The Garden, with Frosting!

This time of year it isn't unusual to see the garden in a crystallized form.  Wet winter weather insures that enough moisture is around to turn the landscape into a frosted garden.  The unique appearance of the frosted garden gives the gardener a great opportunity to play around with some photography.  Here are a few photos from this morning at 23 degrees! Rosemary with frosting. Here are the dried flower heads of a 'Clara Curtis' mum.  I leave most of the perennial foliage along then cut it back in the early spring.  It adds some winter interest and protects the crown of sensitive/border-line plants from the cold.  The foliage creates and air pocket that insulates the ground just a little.  Sometimes a few degrees matters a lot when you are pushing a zone! (Although 'Clara Curtis' doesn't really need the extra protection here in TN.) Yews and other evergreens always…

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Autumn’s Morning Light Through the Trees

Here are a couple pictures of the morning sky through the newly bare trees. The trees with leaves are either oak or eastern cedar depending on where you look.  The cedar of course is evergreen but the oaks tend to hang on to their leaves until much later. This old tree is marked for cutting but sometimes you can find beauty in the least expected places.  The sun's rays through the center of the trees two remaining branches create a heart of golden light in the center. I hope you'll stop on over to visit the Fall Color Project 2011.  There have been quite a few new additions.  Two today from Tennessee and as soon as I can write them up we'll add Alabama and Ohio to our collection of fall color states! The above pictures were taken with a Nikon D40. Which (I think) is no longer made, its…

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The Frosted Garden

The first frosts are almost always something that this gardener dreads.  Mostly because it is the end of the growing season - mostly, some plants will grow on through the winter. But if you look closely at the frost you can also find it is a thing of beauty. Frost on Viburnum x burkwoodii Frost on Butterfly Bush Frost on a Solar Globe Light Frost on Oregano Frost on 'Shasta' viburnum Frost on Thyme Have you had your first frost yet?   Have a safe and happy Halloween! Join the 2011 Fall Color Project and share the brilliance of Autumn!

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Garden Shed in the Morning (Photo)

Here's a quick look at my garden shed in the morning while a thin layer of fog was resting over the backyard. Two crape myrtles are planted on either side of the pathway but only one has bloomed - maybe next year the crape myrtles will achieve the effect I was hoping for.

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Randomness Around the Garden

This was one of those weekends where my garden time was fairly limited. I still managed to get outdoors some and accomplish a few little things. The biggest task was putting together the garden cart for my mower. It took almost two hours. That's probably where most of my outdoor time went but when it comes to paying the store $20 or doing the job myself I'd rather keep the money in my pocket! I did take a few minutes to photograph some of what's going on in the garden. The self-sowing celosia is looking great! This particular flower is almost in the shape of a crown. I planted celosia two years ago here and it has taken off.  Be warned because it could become invasive if you allowed it to run amok. Of course it's easy enough to control with just a little bit of manual labor. The crape…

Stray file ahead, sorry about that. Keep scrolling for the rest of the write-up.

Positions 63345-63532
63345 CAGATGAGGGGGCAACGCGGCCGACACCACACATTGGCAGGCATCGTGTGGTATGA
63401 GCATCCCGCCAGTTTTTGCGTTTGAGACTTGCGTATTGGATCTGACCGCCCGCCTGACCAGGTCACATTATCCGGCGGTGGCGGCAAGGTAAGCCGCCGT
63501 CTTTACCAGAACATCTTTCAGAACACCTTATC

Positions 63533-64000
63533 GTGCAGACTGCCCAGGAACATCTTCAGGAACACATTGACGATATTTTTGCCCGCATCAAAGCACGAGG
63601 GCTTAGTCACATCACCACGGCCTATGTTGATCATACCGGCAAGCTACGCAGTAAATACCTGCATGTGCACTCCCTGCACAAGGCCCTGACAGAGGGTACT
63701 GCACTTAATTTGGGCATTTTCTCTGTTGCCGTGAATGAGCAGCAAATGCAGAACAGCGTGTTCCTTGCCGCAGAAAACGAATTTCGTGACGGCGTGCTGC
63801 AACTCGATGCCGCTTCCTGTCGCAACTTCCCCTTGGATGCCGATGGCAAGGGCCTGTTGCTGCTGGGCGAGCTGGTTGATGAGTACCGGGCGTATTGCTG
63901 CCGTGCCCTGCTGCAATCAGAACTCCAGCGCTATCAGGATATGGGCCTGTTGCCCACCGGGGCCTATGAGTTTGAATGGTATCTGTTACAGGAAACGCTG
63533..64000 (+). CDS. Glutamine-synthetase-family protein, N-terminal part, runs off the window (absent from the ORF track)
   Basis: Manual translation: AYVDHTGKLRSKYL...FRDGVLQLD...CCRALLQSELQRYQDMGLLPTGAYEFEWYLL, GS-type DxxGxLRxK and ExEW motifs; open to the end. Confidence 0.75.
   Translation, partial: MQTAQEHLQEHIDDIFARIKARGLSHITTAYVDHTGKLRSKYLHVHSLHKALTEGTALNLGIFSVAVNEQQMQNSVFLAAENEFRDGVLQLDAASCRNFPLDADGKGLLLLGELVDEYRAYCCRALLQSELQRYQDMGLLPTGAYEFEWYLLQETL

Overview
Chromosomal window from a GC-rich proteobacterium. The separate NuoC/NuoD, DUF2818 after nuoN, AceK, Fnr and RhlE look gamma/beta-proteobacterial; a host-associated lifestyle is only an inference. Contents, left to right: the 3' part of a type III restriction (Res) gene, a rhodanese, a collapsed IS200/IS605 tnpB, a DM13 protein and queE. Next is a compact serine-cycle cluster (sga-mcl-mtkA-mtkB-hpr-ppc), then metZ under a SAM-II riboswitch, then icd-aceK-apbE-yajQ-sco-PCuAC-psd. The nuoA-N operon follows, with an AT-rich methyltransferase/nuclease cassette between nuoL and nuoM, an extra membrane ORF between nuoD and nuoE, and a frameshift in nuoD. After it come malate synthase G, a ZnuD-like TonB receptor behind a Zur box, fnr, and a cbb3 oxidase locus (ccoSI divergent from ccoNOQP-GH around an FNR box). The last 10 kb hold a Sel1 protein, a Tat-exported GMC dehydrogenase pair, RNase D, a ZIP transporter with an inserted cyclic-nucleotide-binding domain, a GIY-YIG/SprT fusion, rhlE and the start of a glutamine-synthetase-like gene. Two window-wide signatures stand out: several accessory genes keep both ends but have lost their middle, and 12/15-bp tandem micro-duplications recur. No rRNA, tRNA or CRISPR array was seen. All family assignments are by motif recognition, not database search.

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Bee Photography

Here are a few pictures of the bees in my garden.  I hope you enjoy the beeutiful photos! Bee on a coneflower Purple Coneflower Bee on a sunflower Sunflower Bee on a cosmos flower Cosmos Bee on verbena Verbena bonariensis  Bee on 'Oranges and Lemons' Gaillardia 'Oranges and Lemons' Gaillardia Two Bees on coneflower 'Sunset' Coneflower My garden "bee" friendly, don't you think?

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The Beauty of a Cover Crop

Cover crops are an excellent way to improve the soil without adding chemical fertilizers - and they look great too! Today while driving home from a talk I gave on plant propagation I drove down an old country road and took a few pictures of the red clover. Most likely the farmer is using the clover to enrich the soil with nitrogen before tuning it under and planting a crop of corn. Clover is a legume and fixes nitrogen into the soil if it is allowed to decompose. The added benefit of choosing red clover as a cover crop is its appearance in the spring! It covers the fields with drifts of red.  According to Cornell red clover also supports lady beetles and green lacewings which are both predator insects and beneficial insects for the garden! What cover crops do you use?

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I Need A Video Camera Recommendation

OK gardeners and garden bloggers I need your help. Years ago I bought our first video camera to help film the antics of our children.  I bought it just before our oldest was born and many things have changed over the years. Essentially technology has made my old mini tape video camera obsolete. I can't even hook it up to our current computer to download videos! This may seem way out of the norm for garden blog topic material but my hope is that you can lead me to a really good video camera that not only will preserve my children in a state of perpetual suspended animation for eternity but will also give me an opportunity to start doing a few garden videos here on The Home Garden! Dave's Children I've already ruled out the Flip video cameras. I like having a nice zoom feature and the 2x digital…

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